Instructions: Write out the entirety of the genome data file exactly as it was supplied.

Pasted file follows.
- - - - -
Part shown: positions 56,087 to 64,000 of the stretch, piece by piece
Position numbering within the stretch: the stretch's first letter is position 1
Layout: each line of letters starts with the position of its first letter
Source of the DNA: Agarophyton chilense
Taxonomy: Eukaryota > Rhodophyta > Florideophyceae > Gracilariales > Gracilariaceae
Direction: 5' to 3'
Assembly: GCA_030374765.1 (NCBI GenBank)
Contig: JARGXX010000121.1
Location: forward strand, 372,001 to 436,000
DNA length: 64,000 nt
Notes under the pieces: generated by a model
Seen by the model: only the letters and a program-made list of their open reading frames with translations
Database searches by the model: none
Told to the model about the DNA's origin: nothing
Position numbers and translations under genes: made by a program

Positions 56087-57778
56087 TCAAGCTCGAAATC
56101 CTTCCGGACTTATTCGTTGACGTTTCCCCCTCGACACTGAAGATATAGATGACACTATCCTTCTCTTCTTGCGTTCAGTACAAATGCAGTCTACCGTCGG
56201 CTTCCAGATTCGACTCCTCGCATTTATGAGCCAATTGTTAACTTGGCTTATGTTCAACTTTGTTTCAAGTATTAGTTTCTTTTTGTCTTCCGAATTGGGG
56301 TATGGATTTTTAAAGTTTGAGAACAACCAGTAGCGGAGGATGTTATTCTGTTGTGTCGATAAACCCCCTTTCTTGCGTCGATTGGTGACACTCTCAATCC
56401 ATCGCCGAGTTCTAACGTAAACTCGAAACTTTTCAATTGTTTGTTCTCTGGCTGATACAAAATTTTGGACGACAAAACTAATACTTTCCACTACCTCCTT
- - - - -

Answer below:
Part shown: positions 56,087 to 64,000 of the stretch, piece by piece
Position numbering within the stretch: the stretch's first letter is position 1
Layout: each line of letters starts with the position of its first letter
Source of the DNA: Agarophyton chilense
Taxonomy: Eukaryota > Rhodophyta > Florideophyceae > Gracilariales > Gracilariaceae
Direction: 5' to 3'
Assembly: GCA_030374765.1 (NCBI GenBank)
Contig: JARGXX010000121.1
Location: forward strand, 372,001 to 436,000
DNA length: 64,000 nt
Notes under the pieces: generated by a model
Seen by the model: only the letters and a program-made list of their open reading frames with translations
Database searches by the model: none
Told to the model about the DNA's origin: nothing
Position numbers and translations under genes: made by a program

Positions 56087-57778
56087 TCAAGCTCGAAATC
56101 CTTCCGGACTTATTCGTTGACGTTTCCCCCTCGACACTGAAGATATAGATGACACTATCCTTCTCTTCTTGCGTTCAGTACAAATGCAGTCTACCGTCGG
56201 CTTCCAGATTCGACTCCTCGCATTTATGAGCCAATTGTTAACTTGGCTTATGTTCAACTTTGTTTCAAGTATTAGTTTCTTTTTGTCTTCCGAATTGGGG
56301 TATGGATTTTTAAAGTTTGAGAACAACCAGTAGCGGAGGATGTTATTCTGTTGTGTCGATAAACCCCCTTTCTTGCGTCGATTGGTGACACTCTCAATCC
56401 ATCGCCGAGTTCTAACGTAAACTCGAAACTTTTCAATTGTTTGTTCTCTGGCTGATACAAAATTTTGGACGACAAAACTAATACTTTCCACTACCTCCTT